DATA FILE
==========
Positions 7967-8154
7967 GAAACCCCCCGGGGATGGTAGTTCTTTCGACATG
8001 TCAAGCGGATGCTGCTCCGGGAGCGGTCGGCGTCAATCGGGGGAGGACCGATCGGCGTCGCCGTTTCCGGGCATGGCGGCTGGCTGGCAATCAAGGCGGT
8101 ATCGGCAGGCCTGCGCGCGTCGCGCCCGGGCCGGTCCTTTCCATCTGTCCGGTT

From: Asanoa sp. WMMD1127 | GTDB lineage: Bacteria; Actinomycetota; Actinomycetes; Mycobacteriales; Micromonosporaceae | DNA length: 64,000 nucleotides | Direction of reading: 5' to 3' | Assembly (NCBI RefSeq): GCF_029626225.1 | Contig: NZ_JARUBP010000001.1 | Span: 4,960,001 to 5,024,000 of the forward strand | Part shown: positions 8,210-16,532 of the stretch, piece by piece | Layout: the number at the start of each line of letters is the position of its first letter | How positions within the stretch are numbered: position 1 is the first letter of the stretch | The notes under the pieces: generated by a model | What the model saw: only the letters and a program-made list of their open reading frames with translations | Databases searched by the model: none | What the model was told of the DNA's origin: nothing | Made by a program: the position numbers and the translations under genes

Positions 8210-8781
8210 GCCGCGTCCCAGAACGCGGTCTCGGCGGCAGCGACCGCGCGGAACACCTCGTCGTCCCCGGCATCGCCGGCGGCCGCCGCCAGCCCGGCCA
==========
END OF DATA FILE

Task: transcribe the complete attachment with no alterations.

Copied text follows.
Positions 7967-8154
7967 GAAACCCCCCGGGGATGGTAGTTCTTTCGACATG
8001 TCAAGCGGATGCTGCTCCGGGAGCGGTCGGCGTCAATCGGGGGAGGACCGATCGGCGTCGCCGTTTCCGGGCATGGCGGCTGGCTGGCAATCAAGGCGGT
8101 ATCGGCAGGCCTGCGCGCGTCGCGCCCGGGCCGGTCCTTTCCATCTGTCCGGTT

From: Asanoa sp. WMMD1127 | GTDB lineage: Bacteria; Actinomycetota; Actinomycetes; Mycobacteriales; Micromonosporaceae | DNA length: 64,000 nucleotides | Direction of reading: 5' to 3' | Assembly (NCBI RefSeq): GCF_029626225.1 | Contig: NZ_JARUBP010000001.1 | Span: 4,960,001 to 5,024,000 of the forward strand | Part shown: positions 8,210-16,532 of the stretch, piece by piece | Layout: the number at the start of each line of letters is the position of its first letter | How positions within the stretch are numbered: position 1 is the first letter of the stretch | The notes under the pieces: generated by a model | What the model saw: only the letters and a program-made list of their open reading frames with translations | Databases searched by the model: none | What the model was told of the DNA's origin: nothing | Made by a program: the position numbers and the translations under genes

Positions 8210-8781
8210 GCCGCGTCCCAGAACGCGGTCTCGGCGGCAGCGACCGCGCGGAACACCTCGTCGTCCCCGGCATCGCCGGCGGCCGCCGCCAGCCCGGCCA